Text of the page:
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Thursday, May 31, 2012

A true runner of steel




I'm sitting in my hotel room, two and a half hours before the start of the Pittsburgh Marathon but my mind is still busy processing the events of my last marathon.  Big Sur was by far 26.2 of the most challenging miles I have traversed, but also the most beautiful.  The pictures you see, and the stories you hear pale in comparison to the actual beauty you experience when you are standing on the edge of the world.  With those thoughts still fresh in my mind, I couldn't help but wonder what Pittsburgh would bring.  The bragging right of this race- upon finishing I can proudly proclaim that I am a "Runner of Steel" and that I have conquered the "City of Bridges".  This would also be the final event in my challenge of running 3 marathons in 20 days.  I set out to find the race start with a smile on my face. Enjoying the ride was my goal.


The sun was shining and the race was off without a hitch.  I found myself admiring the neighborhood restaurants and hangouts and cheering for the crowd support. Yes, they need support too! The miles were moving pretty quickly which I was quite happy about. Not because I wanted the race to end, simply because you can never be sure how your body will feel 7 days after 26.2 miles of wind and hills. We hit the first bridge and I was happily surprised to find that it was relatively flat.  Pre-race talk of bridges immediately brought me back to the Running for the Bay Marathon in Apalachiacola, Florida. Miles and miles of bridges- over the bay- high enough for large boats to maneuver under (read: steep grade). To say I was relieved to cross a bridge that was relatively flat would be a major understatement. Another highlight of the bridges- this is where I first spotted someone dressed as Steve Prefontaine.  Shaggy blonde hair, mustache, tiny running shorts and 1970's striped socks.  Perfect! 

The relief that I felt having crossed five flat bridges faded quickly as we began to climb Forbes Ave. From there on out it was all rolling hills just in different neighborhoods. The temperature was rising.  Thankfully the neighborhood trees provided ample shade over the course. I was using my experience from Boston regarding my hydration- some in the mouth and some on the head. A delicate balance. It seemed to be working. The last three or four tenths of a mile was an up hill climb on a freshly paved road. Ugly. Hot. But I was still smiling. Three marathons in 20 days. Done. I was officially a Runner of Steel!!

 The next morning I gathered my things, stepped out of the hotel and hailed a cab. Time to head home. Small talk in the cab is something I am used to.  Conversation with the driver, a middle aged man speaking in a distinct accent, was no exception.   It started out innocently enough as he asked if I had been in town for the race. I confirmed his suspicions and he began to tell me that he had run a few back in the day.  I didn't think too much of it as he moved on to asking me about all of the ins and outs of how the timing chips and corrals worked. The races he had run had nothing like this. Very interesting I thought. Before I knew it he was telling me that he was forced to run marathons. 
"Really?" I asked.
"Yes" he confirmed.
The distinct accent I was hearing was one of a man from Iraq. He had lived there most of his life. His marathon experience was one of celebration- only not HIS celebration.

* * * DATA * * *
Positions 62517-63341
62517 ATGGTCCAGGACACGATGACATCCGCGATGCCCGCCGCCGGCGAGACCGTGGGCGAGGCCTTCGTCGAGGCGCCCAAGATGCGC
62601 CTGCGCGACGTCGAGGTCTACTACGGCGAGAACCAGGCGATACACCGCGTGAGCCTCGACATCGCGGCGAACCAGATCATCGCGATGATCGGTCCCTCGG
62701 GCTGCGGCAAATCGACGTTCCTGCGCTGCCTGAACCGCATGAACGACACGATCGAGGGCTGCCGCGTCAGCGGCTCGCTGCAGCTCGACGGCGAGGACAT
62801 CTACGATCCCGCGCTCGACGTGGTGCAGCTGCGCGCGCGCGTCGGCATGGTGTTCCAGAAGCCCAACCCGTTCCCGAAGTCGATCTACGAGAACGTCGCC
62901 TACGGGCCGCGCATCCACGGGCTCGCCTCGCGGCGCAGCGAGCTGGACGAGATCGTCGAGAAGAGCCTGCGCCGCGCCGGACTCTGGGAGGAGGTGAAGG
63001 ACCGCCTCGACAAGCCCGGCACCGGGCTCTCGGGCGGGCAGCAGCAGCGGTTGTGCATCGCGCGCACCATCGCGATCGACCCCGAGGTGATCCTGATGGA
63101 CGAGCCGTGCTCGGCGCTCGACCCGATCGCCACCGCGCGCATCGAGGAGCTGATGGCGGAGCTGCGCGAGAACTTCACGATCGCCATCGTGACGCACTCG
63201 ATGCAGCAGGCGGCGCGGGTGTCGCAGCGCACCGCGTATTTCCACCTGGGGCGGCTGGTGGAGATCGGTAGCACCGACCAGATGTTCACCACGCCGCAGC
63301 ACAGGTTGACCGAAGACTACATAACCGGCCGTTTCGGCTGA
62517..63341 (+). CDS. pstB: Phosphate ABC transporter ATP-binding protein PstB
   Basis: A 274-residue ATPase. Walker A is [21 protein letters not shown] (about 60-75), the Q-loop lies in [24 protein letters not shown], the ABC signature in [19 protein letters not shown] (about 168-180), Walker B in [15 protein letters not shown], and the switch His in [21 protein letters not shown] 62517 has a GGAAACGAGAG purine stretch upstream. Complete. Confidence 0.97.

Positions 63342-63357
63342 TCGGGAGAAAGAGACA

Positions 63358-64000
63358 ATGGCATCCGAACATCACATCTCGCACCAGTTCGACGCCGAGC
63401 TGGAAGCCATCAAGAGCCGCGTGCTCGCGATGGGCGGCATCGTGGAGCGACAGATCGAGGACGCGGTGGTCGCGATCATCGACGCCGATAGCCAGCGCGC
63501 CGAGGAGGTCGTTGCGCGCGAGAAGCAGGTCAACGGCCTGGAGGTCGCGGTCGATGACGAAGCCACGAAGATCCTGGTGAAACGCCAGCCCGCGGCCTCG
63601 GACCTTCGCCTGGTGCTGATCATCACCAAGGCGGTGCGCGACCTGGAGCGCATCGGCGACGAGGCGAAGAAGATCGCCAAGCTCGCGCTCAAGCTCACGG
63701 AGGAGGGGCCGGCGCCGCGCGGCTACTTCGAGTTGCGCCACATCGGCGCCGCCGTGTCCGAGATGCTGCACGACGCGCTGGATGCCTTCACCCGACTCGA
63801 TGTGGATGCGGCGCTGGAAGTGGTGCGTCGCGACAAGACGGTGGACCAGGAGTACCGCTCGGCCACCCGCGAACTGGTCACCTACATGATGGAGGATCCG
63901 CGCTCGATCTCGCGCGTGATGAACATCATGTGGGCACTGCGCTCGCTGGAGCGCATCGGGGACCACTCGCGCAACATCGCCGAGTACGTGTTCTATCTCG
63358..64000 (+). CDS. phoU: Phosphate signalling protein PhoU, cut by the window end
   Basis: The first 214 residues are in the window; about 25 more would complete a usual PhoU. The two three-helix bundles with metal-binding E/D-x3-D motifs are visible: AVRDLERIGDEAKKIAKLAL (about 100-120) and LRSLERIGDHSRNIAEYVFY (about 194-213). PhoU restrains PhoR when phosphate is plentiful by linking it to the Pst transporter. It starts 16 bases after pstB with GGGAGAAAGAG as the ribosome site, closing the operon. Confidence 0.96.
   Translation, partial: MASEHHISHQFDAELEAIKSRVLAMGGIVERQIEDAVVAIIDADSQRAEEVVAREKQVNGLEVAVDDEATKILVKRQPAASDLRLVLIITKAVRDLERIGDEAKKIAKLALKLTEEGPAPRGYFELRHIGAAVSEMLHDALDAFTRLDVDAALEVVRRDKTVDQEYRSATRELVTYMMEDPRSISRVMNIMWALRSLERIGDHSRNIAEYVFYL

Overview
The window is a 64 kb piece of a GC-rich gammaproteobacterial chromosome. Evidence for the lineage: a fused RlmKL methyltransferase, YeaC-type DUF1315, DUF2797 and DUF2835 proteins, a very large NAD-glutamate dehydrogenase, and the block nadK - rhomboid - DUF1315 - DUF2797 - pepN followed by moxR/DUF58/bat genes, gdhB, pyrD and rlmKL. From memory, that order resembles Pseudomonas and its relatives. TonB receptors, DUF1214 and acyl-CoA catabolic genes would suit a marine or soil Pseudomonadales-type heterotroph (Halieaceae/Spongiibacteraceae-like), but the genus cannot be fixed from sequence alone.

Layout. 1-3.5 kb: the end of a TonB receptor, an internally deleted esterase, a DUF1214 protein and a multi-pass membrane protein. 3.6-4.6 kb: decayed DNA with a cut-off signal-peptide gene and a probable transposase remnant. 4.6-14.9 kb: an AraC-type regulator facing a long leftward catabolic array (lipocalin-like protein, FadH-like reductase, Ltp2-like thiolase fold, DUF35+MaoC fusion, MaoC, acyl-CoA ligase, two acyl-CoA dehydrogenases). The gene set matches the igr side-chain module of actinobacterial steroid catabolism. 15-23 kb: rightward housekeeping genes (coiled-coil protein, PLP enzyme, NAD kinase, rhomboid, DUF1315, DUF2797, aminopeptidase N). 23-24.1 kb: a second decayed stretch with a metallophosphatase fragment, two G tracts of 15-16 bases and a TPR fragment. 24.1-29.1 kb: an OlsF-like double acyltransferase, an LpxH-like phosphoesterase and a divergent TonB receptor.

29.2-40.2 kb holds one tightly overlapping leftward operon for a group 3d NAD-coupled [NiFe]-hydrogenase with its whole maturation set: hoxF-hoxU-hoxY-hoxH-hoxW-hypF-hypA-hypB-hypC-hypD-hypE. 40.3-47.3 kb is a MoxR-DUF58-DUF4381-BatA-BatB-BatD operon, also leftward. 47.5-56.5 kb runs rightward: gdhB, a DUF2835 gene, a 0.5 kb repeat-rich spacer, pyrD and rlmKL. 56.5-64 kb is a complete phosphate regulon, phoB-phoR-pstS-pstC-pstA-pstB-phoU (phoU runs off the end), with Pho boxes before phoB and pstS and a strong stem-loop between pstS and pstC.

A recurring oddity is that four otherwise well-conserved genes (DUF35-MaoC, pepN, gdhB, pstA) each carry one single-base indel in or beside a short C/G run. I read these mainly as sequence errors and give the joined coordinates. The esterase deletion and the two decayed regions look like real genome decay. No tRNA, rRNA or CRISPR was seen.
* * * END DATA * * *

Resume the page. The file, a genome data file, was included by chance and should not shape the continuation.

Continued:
Every year a marathon was run on Saddam Hussein's birthday, in his honor.  Athletes were collected from every area with a sports program.  Basketball, boxing, soccer, it didn't matter. A minimum of twenty athletes form each area were collected and forced to run in the celebratory marathon.

I was in shock. It is challenging enough to run a marathon when you train for it, when you want to run it.  I could not imagine being an athlete whose sport requires maximum 20-30 seconds of effort before a rest and then being forced to run 26.2 miles! That is a TRUE runner of steel.

He went on to tell me that growing up in Iraq great athletes were not allowed to play for successful teams in other countries, as is quite common for athletes in other parts of the world.  They were forced to play for their own country. They were threatened before hand that if they did not win, they would be severely punished and thrown in jail for an undetermined amount of time.  I recalled reading stories of the Iraqi soccer team and cruel punishment, but to hear it from someone who lived it was a completely different experience.  

The drama and sadness of our conversation then turned to an update of the sports teams of today.  He told me that since the war, things were getting much better. Athletes were more successful and were allowed to take their talents to the teams of their choice. Freedom meant so much more than just life without a dictator. It meant having the ability to enjoy every aspect of life whenever and wherever. As an Iraqi he was thankful for the war and for the new life it brought to his country.

I was so elated to hear the positive impact of the efforts of the United States and our military forces. Their efforts not only freed a country from a horrible dictator, but also revived the county's pastimes.  People were allowed to take part in sports that they chose and were no longer forced to run marathons to entertain others.  

I am thankful to live in a country where I know people will not only fight to maintain the freedom I have to choose to run marathons or not but also fight for those same freedoms for others.  

Happy Memorial Day and thank you Pittsburgh for this amazing experience!

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